Eoin Morgan was understandably ‘very proud’ after England scored a world-record total and then crushed Australia by a record margin in the third ODI at Trent Bridge on Tuesday.
England scored 481-6, bettering their own previous world record – 444-3 against Pakistan – before bowling Australia out for 239 and thus taking an unassailable 3-0 lead in the five-match ODI series. The 242-run loss was also Australia’s heaviest-ever in ODIs in terms of runs.
“Certainly a day for everyone in that changing room to be very proud of. The level of intensity was different to anything we’ve done in the last three years,” Morgan said.
England got off the blocks in a rush when Jason Roy (82) and Jonny Bairstow (139) added 159 runs for the first wicket in just 19.3 overs. Thereafter, Alex Hales (147) and Morgan (67) helped the team capitalise on the start and hit the Australia bowlers to all corners of the park.
“Having been in the position that we found ourselves in today, with about six overs to go, we certainly never imagined after the game against Pakistan that we’d come close, past, and maybe stare down the barrel at scoring 500,” said Morgan.
“What’s most pleasing is the level of intensity that we operated at and kept continuing to operate at throughout the whole game. Every batter that came in, every bowler that came on, even though it was a really flat wicket, showed unbelievable attitude, which is all you can ask.”
England’s top three – Roy, Bairstow and Hales – did the bulk of the scoring and captain Morgan said that all three had made a strong case to fill the same slots at the 2019 World Cup.
“I suppose the pride which everybody takes in appearing in the XI, or even being in the squad, is huge. It is difficult to keep everybody satisfied,” Morgan said. “But we’ve said this for the last three years, that we want a squad of players so by the time the World Cup comes around, the in-form guys are the most likely to play. All three of those are putting themselves right at the top of the list at the moment.”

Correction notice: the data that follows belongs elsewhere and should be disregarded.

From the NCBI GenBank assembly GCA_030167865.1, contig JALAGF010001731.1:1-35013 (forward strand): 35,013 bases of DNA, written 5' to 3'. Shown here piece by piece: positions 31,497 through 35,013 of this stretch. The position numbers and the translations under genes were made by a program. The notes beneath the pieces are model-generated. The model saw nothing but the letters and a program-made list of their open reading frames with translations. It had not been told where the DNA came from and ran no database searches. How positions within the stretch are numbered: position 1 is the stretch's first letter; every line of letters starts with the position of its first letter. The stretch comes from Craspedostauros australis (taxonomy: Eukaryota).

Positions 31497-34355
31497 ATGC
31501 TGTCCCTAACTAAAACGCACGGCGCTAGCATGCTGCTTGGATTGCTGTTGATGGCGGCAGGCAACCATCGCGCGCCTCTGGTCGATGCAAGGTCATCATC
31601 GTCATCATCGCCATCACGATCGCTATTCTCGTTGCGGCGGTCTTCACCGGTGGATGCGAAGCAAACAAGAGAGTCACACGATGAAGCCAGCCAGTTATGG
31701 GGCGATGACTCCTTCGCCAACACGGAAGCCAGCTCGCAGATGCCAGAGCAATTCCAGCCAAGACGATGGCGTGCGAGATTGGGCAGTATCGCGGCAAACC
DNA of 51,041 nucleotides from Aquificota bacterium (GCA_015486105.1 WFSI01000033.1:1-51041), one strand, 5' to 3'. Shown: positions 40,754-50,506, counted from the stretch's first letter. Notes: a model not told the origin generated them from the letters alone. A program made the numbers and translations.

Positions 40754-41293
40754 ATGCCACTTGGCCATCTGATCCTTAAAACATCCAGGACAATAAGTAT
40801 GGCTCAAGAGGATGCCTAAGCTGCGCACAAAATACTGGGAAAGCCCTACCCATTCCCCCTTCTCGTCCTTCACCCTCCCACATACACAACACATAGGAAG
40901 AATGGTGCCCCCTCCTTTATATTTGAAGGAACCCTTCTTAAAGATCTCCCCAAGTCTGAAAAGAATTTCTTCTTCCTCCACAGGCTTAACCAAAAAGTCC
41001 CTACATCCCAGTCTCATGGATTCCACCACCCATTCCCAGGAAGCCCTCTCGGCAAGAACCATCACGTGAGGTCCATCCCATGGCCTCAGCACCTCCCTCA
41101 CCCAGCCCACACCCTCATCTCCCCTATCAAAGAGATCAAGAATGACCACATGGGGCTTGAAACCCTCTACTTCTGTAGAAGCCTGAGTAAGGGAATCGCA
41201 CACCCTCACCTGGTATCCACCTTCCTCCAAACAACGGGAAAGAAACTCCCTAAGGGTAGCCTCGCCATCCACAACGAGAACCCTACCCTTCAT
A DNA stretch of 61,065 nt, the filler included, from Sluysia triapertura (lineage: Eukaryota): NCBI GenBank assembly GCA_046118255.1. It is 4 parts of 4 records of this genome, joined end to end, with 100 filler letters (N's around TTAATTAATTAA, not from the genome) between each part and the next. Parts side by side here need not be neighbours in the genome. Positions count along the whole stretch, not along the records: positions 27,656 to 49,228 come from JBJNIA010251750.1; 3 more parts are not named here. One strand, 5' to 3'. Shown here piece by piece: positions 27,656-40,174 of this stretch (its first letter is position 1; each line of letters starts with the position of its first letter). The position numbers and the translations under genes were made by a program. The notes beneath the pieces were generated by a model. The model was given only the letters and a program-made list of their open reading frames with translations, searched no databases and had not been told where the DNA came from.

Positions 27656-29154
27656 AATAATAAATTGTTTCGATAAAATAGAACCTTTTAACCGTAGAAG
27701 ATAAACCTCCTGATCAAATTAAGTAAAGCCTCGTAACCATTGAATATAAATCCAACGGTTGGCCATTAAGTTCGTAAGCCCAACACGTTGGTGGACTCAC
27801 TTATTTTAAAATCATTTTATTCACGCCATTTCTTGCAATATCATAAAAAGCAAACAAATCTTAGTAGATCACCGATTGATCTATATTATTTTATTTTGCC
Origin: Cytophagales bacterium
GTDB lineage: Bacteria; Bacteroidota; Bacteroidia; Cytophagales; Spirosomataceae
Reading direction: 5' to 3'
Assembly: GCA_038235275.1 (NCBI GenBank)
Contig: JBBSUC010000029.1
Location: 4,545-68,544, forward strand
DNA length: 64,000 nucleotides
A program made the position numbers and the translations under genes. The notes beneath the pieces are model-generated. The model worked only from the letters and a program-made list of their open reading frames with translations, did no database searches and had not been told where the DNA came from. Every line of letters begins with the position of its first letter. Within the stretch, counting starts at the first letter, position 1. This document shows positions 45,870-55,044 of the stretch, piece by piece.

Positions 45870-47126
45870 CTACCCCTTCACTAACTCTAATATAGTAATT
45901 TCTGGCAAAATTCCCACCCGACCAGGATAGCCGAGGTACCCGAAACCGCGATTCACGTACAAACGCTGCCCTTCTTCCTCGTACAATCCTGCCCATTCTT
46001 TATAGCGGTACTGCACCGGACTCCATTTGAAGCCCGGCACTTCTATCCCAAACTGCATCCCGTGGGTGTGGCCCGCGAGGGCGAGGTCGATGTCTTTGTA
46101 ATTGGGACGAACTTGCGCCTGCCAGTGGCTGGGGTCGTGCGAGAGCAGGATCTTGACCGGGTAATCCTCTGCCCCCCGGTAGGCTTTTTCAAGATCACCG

England’s turnaround in limited-overs cricket since the 2015 World Cup, when they were eliminated in the group stage, has been terrific. They are the No.1-ranked team in the world and have reached the knockouts of each of the two ICC tournaments held since the World Cup – the 2016 World T20 and the 2017 Champions Trophy.
“I think the World Cup contributed to it massively, realising that 300 just wasn’t an acceptable score, a winning score, and being good enough to going and getting 350,” said Morgan.
“It took us quite a while to get there, but certainly in that New Zealand series (in 2015), we identified that we needed to be good enough as a team to post a match-winning score with the bat, as opposed to previous teams where if someone got over 300 we simply couldn’t chase it down. Because it was something we didn’t practice, something we didn’t preach about.
“But this group of players is … a bit like today, the sky’s the limit with these guys. Having an open mind about what we can achieve is important.”